Sibanye-Stillwater heading for legal bust-up as Appian says $1bn sale reverse “surprising”

SIBANYE-Stillwater is heading for a legal dispute with private equity firm Appian Capital, the company that agreed to sell for $1bn two assets in Brazil that Sibanye-Stillwater said it no longer wants to buy.

Sibanye-Stillwater announced earlier today that a “geotechnical event” had given it cause to rethink its proposed purchase of the Santa Rita nickel mine and the Serrote copper project, currently ramping up. It did not specify the nature of the event, but Appian said today it was “a localised fracture that occurs in normal course open pit operations”.

“Appian notes Sibanye-Stillwater’s surprising announcement today and believes there to be no basis for Sibanye-Stillwater to lawfully terminate the Atlantic Nickel SPA and the MVV SPA,” said Appian Capital. Atlantic Nickel and MVV are the companies in which the nickel and copper assets are housed.

Said Appian: “To remedy the condition of the area in question, some amount of additional waste will need to be mined earlier in the mine plan which equates to less than 1% of the mine’s volume over a 34 year mine life.

“Appian does not agree that this constitutes a material adverse event.”

It indicated that a legal spat was brewing. “Appian is currently assessing all of its legal options and will take all necessary action to enforce its legal rights,” it said.

“Santa Rita is expected to have strong operational and financial performance in 2022 and generate significant free cash flow.

“Santa Rita is a high-quality asset that Appian successfully restarted with a first quartile cost position and an extended life of mine,” it said.

Shares in Sibanye-Stillwater fell 7% in late Johannesburg trade.

While Serrote is in ramp up mode Santa Rita – described last year by Sibanye-Stillwater as “the largest nickel-cobalt sulphide open pit mines in the world” – is generating cash. Santa Rita is developed to produce 16,000 tons a year of nickel equivalent and has been scoped for a seven year life.

When the transaction was announced, in October it comprised the second leg of some $2bn in acquisitions that year alone intended to diversify Sibanye-Stillwater from its platinum group metals and gold production, which is mostly in South Africa.

What now for Sibanye-Stillwater?

Prior to Appian Capital’s announcement, analysts were mixed on what Sibanye-Stillwater’s decision to withdraw from the transaction meant for the company.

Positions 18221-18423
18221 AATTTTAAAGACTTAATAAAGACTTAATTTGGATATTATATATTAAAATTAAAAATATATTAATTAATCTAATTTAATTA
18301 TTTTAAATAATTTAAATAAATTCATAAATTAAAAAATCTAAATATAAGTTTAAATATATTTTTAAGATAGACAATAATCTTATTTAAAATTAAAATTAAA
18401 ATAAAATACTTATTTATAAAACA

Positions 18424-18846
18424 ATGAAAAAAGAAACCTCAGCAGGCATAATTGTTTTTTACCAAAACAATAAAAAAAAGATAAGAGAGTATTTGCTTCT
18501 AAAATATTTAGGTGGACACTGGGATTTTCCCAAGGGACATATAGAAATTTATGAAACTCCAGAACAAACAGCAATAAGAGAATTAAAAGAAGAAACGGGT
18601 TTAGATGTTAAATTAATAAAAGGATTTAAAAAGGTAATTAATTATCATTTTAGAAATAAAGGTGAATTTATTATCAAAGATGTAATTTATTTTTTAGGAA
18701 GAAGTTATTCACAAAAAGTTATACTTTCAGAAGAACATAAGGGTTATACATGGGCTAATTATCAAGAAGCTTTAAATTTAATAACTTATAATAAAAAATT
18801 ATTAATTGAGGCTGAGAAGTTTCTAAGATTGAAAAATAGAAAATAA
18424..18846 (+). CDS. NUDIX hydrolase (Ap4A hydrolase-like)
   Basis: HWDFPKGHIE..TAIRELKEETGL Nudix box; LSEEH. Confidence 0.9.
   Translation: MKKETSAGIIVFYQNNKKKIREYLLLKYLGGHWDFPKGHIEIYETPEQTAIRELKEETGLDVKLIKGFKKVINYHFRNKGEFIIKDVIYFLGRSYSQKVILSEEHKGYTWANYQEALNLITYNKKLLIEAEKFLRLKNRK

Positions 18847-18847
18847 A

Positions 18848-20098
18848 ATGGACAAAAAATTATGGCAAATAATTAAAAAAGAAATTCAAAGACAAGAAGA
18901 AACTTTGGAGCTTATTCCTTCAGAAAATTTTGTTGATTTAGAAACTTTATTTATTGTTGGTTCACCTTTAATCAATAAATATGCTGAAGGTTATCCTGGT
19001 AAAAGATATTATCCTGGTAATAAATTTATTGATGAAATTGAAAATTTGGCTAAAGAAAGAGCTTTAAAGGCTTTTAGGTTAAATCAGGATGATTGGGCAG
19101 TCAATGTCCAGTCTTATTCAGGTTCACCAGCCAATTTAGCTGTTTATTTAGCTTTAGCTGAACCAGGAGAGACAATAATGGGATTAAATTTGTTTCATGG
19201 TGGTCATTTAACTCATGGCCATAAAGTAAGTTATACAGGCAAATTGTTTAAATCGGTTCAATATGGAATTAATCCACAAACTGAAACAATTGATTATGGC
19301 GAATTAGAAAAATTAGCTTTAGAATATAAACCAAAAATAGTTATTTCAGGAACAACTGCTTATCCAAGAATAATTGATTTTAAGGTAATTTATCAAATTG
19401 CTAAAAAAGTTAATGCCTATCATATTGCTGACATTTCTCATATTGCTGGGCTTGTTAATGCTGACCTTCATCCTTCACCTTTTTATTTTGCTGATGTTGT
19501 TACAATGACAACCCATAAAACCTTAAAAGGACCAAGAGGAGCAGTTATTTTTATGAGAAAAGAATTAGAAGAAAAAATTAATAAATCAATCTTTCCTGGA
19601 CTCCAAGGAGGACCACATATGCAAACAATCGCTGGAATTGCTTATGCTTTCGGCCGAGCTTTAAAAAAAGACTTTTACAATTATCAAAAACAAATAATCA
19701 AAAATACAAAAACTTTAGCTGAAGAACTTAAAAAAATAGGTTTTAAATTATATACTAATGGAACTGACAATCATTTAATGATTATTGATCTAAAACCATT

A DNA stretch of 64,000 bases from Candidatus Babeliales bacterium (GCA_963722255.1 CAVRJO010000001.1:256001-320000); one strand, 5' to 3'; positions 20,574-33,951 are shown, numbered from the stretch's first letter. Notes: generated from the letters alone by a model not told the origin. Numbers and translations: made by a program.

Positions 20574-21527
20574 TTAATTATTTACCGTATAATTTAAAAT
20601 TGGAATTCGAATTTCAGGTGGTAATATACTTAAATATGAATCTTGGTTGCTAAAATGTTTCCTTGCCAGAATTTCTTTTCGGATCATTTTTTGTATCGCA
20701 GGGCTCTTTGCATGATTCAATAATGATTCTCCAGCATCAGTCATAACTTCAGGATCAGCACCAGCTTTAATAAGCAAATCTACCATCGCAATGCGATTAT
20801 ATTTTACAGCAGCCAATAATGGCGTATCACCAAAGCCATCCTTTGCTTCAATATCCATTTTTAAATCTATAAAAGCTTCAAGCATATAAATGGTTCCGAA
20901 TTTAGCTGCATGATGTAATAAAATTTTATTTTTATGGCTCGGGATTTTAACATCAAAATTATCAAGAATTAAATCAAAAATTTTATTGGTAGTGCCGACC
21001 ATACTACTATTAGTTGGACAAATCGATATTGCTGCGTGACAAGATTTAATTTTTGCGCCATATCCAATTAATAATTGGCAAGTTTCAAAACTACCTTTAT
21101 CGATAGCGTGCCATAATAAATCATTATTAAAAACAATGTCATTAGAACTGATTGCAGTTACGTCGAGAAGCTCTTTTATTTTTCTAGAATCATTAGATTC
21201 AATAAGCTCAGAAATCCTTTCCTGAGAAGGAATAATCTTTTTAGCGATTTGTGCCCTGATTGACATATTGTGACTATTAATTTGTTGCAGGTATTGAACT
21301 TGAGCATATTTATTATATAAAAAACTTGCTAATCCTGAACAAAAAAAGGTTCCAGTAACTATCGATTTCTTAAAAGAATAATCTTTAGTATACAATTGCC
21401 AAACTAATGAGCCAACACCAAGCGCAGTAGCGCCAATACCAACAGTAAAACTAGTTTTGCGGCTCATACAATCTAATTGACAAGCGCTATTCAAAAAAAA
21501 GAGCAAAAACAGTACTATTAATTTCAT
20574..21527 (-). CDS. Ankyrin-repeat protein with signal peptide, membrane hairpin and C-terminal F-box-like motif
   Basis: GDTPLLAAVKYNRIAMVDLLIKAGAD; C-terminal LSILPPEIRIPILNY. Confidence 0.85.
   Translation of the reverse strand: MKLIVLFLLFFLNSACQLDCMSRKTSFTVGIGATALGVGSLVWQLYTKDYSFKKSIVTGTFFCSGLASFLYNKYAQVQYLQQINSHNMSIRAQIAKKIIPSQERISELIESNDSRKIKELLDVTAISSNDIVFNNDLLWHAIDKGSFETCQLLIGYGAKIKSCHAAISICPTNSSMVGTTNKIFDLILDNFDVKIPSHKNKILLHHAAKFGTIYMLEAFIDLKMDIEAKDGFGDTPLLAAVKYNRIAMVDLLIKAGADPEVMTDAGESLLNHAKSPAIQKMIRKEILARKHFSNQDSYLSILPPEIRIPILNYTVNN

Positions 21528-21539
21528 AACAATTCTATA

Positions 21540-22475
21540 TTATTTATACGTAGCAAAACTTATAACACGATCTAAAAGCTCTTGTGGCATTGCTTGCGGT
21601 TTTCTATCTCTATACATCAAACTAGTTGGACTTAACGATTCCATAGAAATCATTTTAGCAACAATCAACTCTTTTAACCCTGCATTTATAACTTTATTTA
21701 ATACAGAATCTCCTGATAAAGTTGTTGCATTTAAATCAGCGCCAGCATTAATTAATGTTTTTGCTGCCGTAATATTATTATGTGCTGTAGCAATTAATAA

“This should be a short-term positive for the stock, as many investors are not that comfortable with the company’s battery material strategy, in our view,” said Arnold van Graan, an analyst for Nedbank Securities.

Pulling a $1bn deal would also boost the prospects of an improved dividend for shareholders, said Van Graan although he added that shareholders might do a double-take when it came to trusting the quality of other assets the company has bought, or is intending to buy.

Dominic O’Kane, an analyst for JP Morgan took a different view arguing that whilst there might be a short term benefit to shareholders, the opportunity to buy these assets might not be repeated.

“While in the short-term we see upside to free cash flow yields and capital returns with the elimination of a $1bn outflow … there is potential downside should Sibanye-Stillwater choose to undertake a similar sized deal at a less favourable multiple,” he said in a note to clients today.

Intriguingly, Van Graan raised the prospect that Sibanye-Stillwater might not only still aim to spend another $1bn on an acquisition, but that it also might direct these funds towards revisiting its gold growth plans.

“We believe Sibanye would look for other assets or deals to fill the gap left by the deal and, therefore, use this cash towards further merger and acquisition,” he said. “We would not be surprised if the company takes another look at some of the international gold assets it considered previously,” he said.

About 10 months ago, Neal Froneman, CEO of Sibanye-Stillwater, acknowledged that he was interested in building an African mining champion by merger his company with AngloGold Ashanti and Gold Fields. Approaches to both companies on these terms were rejected, according to sources.